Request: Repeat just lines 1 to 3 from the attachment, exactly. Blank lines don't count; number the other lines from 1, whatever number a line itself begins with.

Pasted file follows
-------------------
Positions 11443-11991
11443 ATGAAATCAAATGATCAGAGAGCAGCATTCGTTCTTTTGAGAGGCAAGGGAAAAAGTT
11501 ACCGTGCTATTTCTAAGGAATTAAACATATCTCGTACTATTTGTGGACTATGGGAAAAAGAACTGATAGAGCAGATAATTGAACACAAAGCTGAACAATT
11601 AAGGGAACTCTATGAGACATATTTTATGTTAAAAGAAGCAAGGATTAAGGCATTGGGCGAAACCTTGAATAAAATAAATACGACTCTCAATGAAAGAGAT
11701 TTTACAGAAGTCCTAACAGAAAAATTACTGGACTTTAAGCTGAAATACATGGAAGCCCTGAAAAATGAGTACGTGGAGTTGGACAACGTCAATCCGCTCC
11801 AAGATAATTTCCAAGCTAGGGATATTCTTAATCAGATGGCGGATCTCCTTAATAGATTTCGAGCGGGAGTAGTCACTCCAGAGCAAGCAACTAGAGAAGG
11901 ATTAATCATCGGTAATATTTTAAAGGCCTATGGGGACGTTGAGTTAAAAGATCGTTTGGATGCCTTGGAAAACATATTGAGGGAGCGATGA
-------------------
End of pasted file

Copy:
Positions 11443-11991
11443 ATGAAATCAAATGATCAGAGAGCAGCATTCGTTCTTTTGAGAGGCAAGGGAAAAAGTT
11501 ACCGTGCTATTTCTAAGGAATTAAACATATCTCGTACTATTTGTGGACTATGGGAAAAAGAACTGATAGAGCAGATAATTGAACACAAAGCTGAACAATT